1366. Do you share in the view that has been expressed that the drafts of the Council of India have contributed considerably to the depreciation of silver?—I should rather put it in this way, that the drafts in India represent an increase in the tribute, a beneficial tribute no doubt, which India pays to this country, and, of course, that being a payment which she has to make, alters the exchange, tends to make it unnecessary to remit silver from this country, and, therefore, diminishes the demand for silver.
1367. Do you believe that the fall in the price of silver has operated unfavourably, or is calculated to operate unfavourably, on Indian trade, either temporarily or permanently?—I should say that the effect of the depreciation of silver was to cause an increased export of goods from India to this country, a diminished export from this country to India, and, in that manner, to cause an unfavourable balance of trade.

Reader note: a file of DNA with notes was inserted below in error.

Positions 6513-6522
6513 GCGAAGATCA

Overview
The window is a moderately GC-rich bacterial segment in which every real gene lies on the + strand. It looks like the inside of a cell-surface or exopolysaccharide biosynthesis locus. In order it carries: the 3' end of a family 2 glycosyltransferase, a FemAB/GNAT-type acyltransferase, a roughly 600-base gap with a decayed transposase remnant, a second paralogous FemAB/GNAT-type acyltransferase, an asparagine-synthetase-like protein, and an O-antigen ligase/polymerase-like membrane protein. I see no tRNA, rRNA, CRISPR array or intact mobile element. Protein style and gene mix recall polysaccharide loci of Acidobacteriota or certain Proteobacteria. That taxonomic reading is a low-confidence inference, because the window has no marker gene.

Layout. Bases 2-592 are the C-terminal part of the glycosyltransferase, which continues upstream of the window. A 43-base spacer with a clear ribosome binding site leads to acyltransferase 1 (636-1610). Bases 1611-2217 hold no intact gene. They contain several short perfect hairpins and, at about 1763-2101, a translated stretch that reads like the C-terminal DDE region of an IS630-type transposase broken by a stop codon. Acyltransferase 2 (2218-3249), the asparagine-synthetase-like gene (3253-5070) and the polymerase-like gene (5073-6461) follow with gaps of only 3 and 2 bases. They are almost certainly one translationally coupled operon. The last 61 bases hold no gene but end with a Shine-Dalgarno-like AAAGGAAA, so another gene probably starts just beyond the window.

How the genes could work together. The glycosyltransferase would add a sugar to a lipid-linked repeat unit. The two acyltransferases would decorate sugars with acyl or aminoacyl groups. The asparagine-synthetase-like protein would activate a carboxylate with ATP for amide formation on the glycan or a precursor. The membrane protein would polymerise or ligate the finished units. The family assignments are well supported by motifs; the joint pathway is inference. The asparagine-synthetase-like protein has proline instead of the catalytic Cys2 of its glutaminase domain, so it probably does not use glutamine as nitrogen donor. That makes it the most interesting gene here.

1368. Could you explain that a little more fully to the Committee?—I think the increase of the export of goods from India to this country will arise in this way: a merchant in London, who is thinking of importing goods from the East, looks at the price current in Calcutta, and he sees the price quoted in rupees. The merchant in London is in possession of sovereigns in London, therefore he has two operations; first, he has to buy his rupees in India; next, with those rupees he has to buy the article which he saw in the price current. The question of profit and loss to him is compounded of the result of those two operations; if, therefore, he can buy his rupees in Calcutta on more favourable terms, he will find it to his interest to go into a speculation which would not otherwise be profitable. If he can get rupees at 1s. 8d. instead of 2s., and he can buy his goods in Calcutta with the same number of rupees, that is so much extra gain to him. Conversely, the English exporter of goods to the East will receive payment in rupees, and he will have to sell those rupees; and if he sells them for a less amount of sovereigns, he will suffer a loss, and that is a discouragement to exporting from this country to India. The result of these two operations, of the encouragement of exports from India to this country, and the discouragement of exports from hence to India, necessarily is an increase of the balance which this country has to pay to India, and consequently a flow of silver to the East.